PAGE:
Slack is an online tool that centralizes team communications, placing messages and files all in one place. Slack encourages team collaboration and is designed with the 21st century mobile office in mind.
Church leaders are taking their work on the road, into coffee houses, and other places outside the walls of the church. Many churches are also adding bi-vocational staff or virtual assistants to their team. Technological tools like Slack create a great opportunity to decentralize the church office.
How It Works
Slack is like a chatroom only for your staff team. It has three methods of communication:
- Channels. Channels are open conversations that anyone on the team can view or join. You can set up channels for certain projects, topics, or teams, and it provides a discussion board where your team can work together.
- Private channels. These are channels where only a few team members can participate through the invitation of the channel creator. This provides a group discussion designed for privacy to discuss sensitive issues or conversations that your entire staff does not need to see.
- Direct messages. Through direct messages, your team members can message one another privately, very much like text messaging.
The advantages of using a platform like Slack for your team are:
- Slack prevents vital communication from being lost in the clutter of email inboxes.
- Slack encourages team collaboration and eliminates the need for email among your team and the annoyance of CC and BCC emails.
- Slack provides a great way to share files and work collaboratively with your team. Sharing from Google Drive, Dropbox, or other platforms is as simple as pasting the link to the file.
- Slack allows you to search through your message history, so that you can find anything you need fast!
- Slack is multiplatform. Whether you are on a Mac or PC, iPhone or Android, your team can set up Slack on their work or personal devices.
- Slack offers an excellent free plan that will meet the needs of most churches.
Getting Your Team on Board
Slack is incredibly user friendly. Anyone who knows how to send a text message can get started in a flash. In order to get your team started, you will first need to set up your team on Slack, then send out email invitations to your team members. Each team member will set up a profile, including the selection of a username.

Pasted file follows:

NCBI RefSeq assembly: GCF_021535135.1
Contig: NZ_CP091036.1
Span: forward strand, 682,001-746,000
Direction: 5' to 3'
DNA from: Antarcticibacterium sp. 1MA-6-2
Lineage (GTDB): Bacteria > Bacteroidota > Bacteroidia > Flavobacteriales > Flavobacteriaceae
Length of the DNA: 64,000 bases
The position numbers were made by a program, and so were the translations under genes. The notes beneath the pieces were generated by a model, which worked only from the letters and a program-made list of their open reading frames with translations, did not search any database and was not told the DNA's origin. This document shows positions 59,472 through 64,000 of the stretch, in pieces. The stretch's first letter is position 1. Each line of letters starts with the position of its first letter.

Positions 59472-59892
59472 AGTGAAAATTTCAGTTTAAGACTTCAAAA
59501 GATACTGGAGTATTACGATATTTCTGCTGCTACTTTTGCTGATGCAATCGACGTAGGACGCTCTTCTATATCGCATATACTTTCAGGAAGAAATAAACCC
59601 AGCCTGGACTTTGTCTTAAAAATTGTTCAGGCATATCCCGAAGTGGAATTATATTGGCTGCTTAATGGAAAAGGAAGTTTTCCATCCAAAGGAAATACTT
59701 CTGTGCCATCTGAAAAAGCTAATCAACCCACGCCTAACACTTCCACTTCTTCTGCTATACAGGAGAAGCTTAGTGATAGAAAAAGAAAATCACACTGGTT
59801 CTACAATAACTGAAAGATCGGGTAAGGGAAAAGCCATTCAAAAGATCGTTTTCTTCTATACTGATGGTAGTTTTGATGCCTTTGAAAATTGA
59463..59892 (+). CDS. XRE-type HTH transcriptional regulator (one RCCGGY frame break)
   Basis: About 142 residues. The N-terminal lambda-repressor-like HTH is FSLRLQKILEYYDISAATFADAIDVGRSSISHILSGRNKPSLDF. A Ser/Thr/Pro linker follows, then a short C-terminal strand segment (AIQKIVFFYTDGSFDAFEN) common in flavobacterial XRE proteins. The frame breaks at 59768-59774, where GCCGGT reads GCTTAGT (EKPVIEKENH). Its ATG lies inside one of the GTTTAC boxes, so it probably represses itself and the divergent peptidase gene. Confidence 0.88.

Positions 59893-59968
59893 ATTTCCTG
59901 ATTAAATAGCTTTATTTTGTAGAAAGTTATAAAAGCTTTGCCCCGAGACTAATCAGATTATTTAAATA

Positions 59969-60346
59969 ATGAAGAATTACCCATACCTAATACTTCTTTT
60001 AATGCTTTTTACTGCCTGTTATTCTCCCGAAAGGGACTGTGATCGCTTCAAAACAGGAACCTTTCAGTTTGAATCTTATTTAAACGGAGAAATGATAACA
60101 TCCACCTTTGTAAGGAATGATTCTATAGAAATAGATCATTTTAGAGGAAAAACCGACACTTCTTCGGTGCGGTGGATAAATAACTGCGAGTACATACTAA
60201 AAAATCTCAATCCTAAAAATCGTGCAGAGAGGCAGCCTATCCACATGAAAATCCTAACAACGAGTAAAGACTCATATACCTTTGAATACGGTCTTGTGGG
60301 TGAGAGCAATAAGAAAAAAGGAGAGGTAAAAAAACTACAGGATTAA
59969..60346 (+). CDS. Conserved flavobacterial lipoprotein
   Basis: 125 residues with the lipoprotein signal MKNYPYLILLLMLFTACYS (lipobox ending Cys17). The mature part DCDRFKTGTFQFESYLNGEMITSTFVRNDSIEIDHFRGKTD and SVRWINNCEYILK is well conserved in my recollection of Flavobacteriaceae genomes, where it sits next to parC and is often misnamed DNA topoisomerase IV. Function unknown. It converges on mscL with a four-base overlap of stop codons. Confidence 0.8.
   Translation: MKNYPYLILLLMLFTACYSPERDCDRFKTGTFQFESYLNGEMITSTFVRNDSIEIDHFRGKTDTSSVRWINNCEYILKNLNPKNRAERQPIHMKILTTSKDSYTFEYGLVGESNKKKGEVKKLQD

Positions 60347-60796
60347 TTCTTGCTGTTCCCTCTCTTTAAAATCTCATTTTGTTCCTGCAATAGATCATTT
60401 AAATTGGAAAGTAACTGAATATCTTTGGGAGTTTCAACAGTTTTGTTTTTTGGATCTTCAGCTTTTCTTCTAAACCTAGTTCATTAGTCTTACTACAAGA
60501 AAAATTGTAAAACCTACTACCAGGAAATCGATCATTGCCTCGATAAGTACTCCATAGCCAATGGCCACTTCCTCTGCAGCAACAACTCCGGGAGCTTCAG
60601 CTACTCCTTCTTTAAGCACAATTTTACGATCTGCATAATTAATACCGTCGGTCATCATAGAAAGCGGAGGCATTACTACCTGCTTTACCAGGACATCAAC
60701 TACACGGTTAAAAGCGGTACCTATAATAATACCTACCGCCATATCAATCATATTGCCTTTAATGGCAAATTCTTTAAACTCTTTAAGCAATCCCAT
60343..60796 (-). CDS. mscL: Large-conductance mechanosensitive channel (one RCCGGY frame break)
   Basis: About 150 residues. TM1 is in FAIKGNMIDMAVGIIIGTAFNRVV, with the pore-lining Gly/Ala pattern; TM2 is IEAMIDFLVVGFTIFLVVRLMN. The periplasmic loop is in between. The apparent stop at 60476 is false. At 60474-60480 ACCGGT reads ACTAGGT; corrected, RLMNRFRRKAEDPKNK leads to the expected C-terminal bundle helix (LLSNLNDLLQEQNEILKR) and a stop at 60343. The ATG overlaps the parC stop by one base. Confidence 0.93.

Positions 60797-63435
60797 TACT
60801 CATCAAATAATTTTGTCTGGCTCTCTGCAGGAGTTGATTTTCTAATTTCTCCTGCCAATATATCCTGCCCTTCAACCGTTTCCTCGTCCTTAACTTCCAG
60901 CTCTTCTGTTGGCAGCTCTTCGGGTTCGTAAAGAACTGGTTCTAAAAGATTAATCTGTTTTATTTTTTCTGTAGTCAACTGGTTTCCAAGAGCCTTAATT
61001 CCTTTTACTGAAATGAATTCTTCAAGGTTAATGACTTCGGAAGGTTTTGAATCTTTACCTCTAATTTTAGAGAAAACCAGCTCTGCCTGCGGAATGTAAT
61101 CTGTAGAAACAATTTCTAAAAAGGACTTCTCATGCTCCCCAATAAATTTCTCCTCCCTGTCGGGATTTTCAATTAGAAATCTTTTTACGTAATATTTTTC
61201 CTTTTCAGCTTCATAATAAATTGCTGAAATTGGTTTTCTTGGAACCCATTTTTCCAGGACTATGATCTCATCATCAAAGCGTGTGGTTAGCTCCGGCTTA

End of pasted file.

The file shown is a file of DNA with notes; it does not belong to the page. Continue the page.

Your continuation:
When we first tried Slack at my church, we started with a small team of people to test it out, before we expanded it to our entire team. Find a few people on your staff willing to experiment with you, and expand your team from there. Although your team can access Slack through their web browser, encourage them to download the mobile and desktop apps.
Setting Up Channels
Every new team member is automatically placed into two default channels: #general and #random. General provides a basic announcement board for your entire team, and random is a channel to discuss non-work related items.
As you think of what sort of channels to form for your team, it is best to let them form naturally on their own. Your team members can start new channels as needed for specific projects or areas. But, to give you an idea, here are some channels that would make sense for a church staff team.
- pastoralcare – A channel to coordinate hospital visits, prayer concerns, and other membership issues with your team.
- facility – A channel to coordinate maintenance and upkeep and the reservation of the church’s property.
- smallgroup – A channel to discuss issues related to the small group ministry of the church.
- worship – A channel to collaborate on the upcoming Sunday’s worship service.
In addition to the public channels, you may want to consider some private channels. For example, we created a private channel called #pastoralconversation for the exclusive use of our pastors to discuss private issues that the entire team does not need to know.
Justin Deeter is pastor of Redemption Church in North Carolina. Find him at JustinDeeter.com and @JustinDeeter.
For information on church IT strategies and solutions, check out Church IT by Nick B. Nicholaou.
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